New Pub Queen’s Head’s Serves up British Hand Pies and Atlantic Drag

The overt return of the LGBTQ+ community to Ankeny Alley.

Drag is different on the Atlantic Seaboard, according to Daniel Bund, owner of downtown Portland’s newest lounge, the Queen’s Head.

Originally from Portland—cousin to Wayne Bund, a local artist and WW contributor—Bund spent several years living on the East Coast and in the U.K. There he performed drag with what he describes as a more cabaret flair.

“The drag environment I grew up in was really eclectic,” he says. “You had to be really creative. You had to be clever, which is not to disdain anyone performing here.”

All total, Bund has been performing drag for almost 20 years. He describes a fondness for theatrical drag performance, with live music and comedy bits, but generally defers to his network of producers to book live entertainment at the Queen’s Head.

Just opened at the end of November, the Queens Head is an English-style pub and lounge occupying the space once home to Tryst and, before that, Berbati’s Pan. Bund sees the Queen’s presence as an overt return of the LGBTQ+ community to Ankeny Alley—a stretch of Portland’s downtown closed to car traffic and home to bars, restaurants and clubs like Shanghai Tunnel, Dan & Louis Oyster Bar, and Kit Kat Club.

“[Our new neighbors] are all really happy that we’re open because we bring a different energy and a different kind of mentality back to that area,” Bund tells WW.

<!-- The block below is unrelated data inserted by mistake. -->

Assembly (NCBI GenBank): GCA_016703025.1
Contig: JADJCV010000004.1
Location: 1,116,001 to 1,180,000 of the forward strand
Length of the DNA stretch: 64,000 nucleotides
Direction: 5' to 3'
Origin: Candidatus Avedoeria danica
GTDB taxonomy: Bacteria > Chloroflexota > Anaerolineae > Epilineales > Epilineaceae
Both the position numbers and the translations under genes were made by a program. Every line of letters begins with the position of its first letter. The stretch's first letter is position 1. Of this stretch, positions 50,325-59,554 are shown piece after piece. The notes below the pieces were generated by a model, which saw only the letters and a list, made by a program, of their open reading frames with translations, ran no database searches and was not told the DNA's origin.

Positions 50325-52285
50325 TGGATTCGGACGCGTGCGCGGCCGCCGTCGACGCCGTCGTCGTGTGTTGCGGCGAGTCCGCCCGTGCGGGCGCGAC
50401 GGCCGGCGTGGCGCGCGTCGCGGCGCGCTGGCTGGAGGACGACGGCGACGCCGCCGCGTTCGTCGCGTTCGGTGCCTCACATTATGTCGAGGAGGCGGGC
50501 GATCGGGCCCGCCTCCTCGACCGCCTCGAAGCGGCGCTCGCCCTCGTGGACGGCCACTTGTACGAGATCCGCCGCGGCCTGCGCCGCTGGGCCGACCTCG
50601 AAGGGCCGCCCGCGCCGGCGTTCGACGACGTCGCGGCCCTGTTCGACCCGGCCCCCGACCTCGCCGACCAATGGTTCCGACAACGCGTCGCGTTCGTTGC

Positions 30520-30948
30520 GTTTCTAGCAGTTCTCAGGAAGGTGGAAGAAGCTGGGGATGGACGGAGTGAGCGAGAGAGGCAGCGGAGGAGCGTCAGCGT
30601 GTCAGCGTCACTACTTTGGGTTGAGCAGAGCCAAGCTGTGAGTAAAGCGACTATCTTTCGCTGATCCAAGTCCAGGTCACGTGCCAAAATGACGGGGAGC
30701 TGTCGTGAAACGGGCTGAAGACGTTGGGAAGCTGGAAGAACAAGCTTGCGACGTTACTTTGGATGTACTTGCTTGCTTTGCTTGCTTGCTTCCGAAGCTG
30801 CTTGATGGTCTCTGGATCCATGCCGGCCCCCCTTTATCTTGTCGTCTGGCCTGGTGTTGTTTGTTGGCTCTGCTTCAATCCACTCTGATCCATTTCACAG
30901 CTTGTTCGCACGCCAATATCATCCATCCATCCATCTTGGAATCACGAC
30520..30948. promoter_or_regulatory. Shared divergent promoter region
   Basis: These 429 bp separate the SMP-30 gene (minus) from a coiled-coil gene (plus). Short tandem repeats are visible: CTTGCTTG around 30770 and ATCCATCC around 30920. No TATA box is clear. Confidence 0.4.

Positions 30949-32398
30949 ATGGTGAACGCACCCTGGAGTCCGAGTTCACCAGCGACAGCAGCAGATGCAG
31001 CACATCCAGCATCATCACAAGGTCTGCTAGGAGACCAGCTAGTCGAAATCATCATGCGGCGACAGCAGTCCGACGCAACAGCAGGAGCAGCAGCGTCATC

He says success will look different for the Queens Head than it does for fútbol bars and across-the-pond rock clubs. Bund noted that LGBTQ+ audiences seem more hesitant to go out and stay out late due to the coronavirus’s Delta and Omicron variants, so making people who do come out feel welcome is especially important.

“I feel like this is worth it,” Bund says. “I’m getting a lot of people coming up to me and being appreciative of the space and what we’re doing, and that feels good. It feels like we’re doing the right thing.”

Queen’s Head hosts drag shows and burlesque performances five nights a week, but Bund also hopes to create a pub atmosphere—though he also jokes that Portland doesn’t lack for pubs. He hired chef Antha Hansen to write a shifting menu of bar snacks and comfort food drawn from across the U.K.’s Commonwealth.

Hansen’s menu boasts coronation chicken sandwiches (roasted chicken with sliced grapes and sweet and spicy chutney), cucumber and watercress sandwiches, baked Brazilian coxhina dumplings, curry hand pies, and customizable charcuterie boards with chicken and lamb skewers, roasted mushrooms, and fresh cheeses served on tiered high tea trays.

The Queen’s Head also serves supper club specials, with Hansen ready to switch out with vegan substitutes. A recent queer prom party plated marinated pulled pork or fresh oysters, which Hansen says could have been swapped with sautéed mushrooms or smoky-marinated shredded veggies.

“This is not an insult, but a lot of the [queer] bar spaces in town, the food is an afterthought,” Bund said. “There’s a legal requirement to serve food at a bar, and some places will do the bare minimum. That’s great if that works for them, but we wanted to actually go for it on the food and try to fit into that hole in the market.”

While the lounge doesn’t have a signature cocktail yet, Bund and Hansen plan to include a range of gin-based drinks as well as tequila and vodka concoctions—they’ve noticed a demand from their clientele.

“Some things might work, some things might not work,” Bund says, “so it’s going to be a process of trying stuff out, figuring out what sticks, and adjusting and growing from there.”

GO: The Queen’s Head, 19 SW 2nd Ave., 503-206-6293, thequeensheadpdx.com. 5 pm-midnight Wednesday, Thursday and Sunday; 5 pm-1 am Friday, 5 pm-2 am Saturday.